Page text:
Some caves are considered holy by religions like Buddhism, Hinduism, Judaism, Islam and Christianity.
Caves are important archeological sites that provided us invaluable knowledge of the past. Caves are also economically important because many caves are major sources of guano. Likewise, many caves are popular tourist destinations. On the other hand, there are also caves which are considered holy by some religious groups. Here are five holy caves from different part of the world.
One cave regarded as holy in Malaysia is the Batu Caves. This holy cave is a limestone hill, which has a series of caves and cave temples, located in Kuala Lumpur- the capital of Malaysia. The cave is one of the most popular Hindu shrines outside India, dedicated to god Murugan. It is the focal point of the annual Thaipusam festival in Malaysia and attracts over more than 1.5 million pilgrims, making it one of the largest gatherings in History.
Cave of the Patriarchs
The picture above is the enclosure of the Cave of the Patriarchs. The Cave of the Patriarchs is considered holy for the Jews, Christians and Muslims. It is a series of subterranean caves located in a complex called by Muslims the Ibrahimi Mosque or Sanctuary of Abraham. The name is either a reference to the layout of the burial chamber, or alternatively refers to the biblical couples, i.e.: cave of the tombs of couples. The compound is located in the ancient city of Hebron. The 3 religious groups maintain the same traditions that the site is the burial place of four Biblical couples: (1) Adam and Eve; (2) Abraham and Sarah; (3) Isaac and Rebekah; (4) Jacob and Leah. According to Midrashic sources the Cave of the Patriarchs also contains the head of Esau and according to some Islamic sources it is also the tomb of Joseph.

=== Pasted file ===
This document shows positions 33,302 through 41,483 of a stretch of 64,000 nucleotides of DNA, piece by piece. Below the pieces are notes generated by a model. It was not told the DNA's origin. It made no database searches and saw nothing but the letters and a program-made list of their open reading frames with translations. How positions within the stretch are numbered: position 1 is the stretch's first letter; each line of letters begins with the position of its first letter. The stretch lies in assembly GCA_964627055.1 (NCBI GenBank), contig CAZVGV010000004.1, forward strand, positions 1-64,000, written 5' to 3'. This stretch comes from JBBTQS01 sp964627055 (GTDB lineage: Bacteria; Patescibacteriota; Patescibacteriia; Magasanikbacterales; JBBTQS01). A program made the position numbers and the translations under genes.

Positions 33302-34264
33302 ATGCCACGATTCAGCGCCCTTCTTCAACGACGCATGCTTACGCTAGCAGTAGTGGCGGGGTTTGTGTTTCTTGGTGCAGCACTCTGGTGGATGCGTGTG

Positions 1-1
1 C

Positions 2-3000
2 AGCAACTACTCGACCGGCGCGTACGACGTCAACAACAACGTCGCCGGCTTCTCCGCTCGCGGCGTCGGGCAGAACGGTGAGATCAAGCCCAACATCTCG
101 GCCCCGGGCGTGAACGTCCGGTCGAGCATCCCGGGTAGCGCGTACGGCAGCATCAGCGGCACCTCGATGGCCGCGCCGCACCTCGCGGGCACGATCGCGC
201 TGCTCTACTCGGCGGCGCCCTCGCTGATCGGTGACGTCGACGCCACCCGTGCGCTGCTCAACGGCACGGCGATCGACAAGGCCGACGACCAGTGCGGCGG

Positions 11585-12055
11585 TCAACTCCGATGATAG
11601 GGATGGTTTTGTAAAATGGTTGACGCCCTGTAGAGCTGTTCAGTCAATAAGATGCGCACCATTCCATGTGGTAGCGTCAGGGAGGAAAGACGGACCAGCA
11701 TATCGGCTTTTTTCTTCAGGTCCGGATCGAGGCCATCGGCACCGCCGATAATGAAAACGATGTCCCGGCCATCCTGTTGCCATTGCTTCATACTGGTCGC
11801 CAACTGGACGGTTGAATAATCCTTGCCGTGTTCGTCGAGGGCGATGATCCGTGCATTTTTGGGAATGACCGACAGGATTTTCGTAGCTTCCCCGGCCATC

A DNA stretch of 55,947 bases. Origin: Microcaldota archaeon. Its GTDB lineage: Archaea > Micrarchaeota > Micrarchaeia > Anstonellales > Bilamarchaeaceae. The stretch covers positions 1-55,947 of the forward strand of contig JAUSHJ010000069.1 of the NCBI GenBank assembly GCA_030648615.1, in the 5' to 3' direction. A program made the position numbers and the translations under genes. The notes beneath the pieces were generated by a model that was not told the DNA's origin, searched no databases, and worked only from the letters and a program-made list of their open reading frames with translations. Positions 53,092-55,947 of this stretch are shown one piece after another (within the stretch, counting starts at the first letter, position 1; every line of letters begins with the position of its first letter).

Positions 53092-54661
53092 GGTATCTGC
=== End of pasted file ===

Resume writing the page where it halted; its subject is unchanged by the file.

Amarnath Caves are one of the most famous shrines in Hinduism, dedicated to the god Shiva. The caves are located in the Jammu and Kashmir. The shrine is claimed to be over 5,000 years old and forms an important part of ancient Hindu mythology. Inside the main Amarnath cave lays an ice stalagmite resembling the Shiva Linga, which waxes during May to August and gradually wanes thereafter. This lingam is said to grow and shrink with the phases of the moon, reaching its height during the summer festival. According to Hindu mythology, this is the cave where Shiva explained the secret of life and eternity to his divine consort Parvati. There are two other ice formations representing Parvati and Ganesha, Shiva’s son.
Holy Cave of Matale
For Buddhists, the Holy Cave of Matale is the most holy of all the caves in the whole island of Sri Lanka. Two thousands years ago a small group of Theravada Buddhist Monks gathered there for several years to inscribe the entire Pali Tipitaka in Ola Leaves, a crucial historical act which sustain the original textual teaching of the Buddha to this day.
Other caves considered holy in India are the Ajanta Caves in Maharashtra, India. These are rock-cut cave monuments dating from the 2nd century BCE, containing paintings and sculpture considered to be masterpieces of both Buddhist religious art and universal pictorial art. The Ajanta Caves have been a UNESCO World Heritage Site since 1983.
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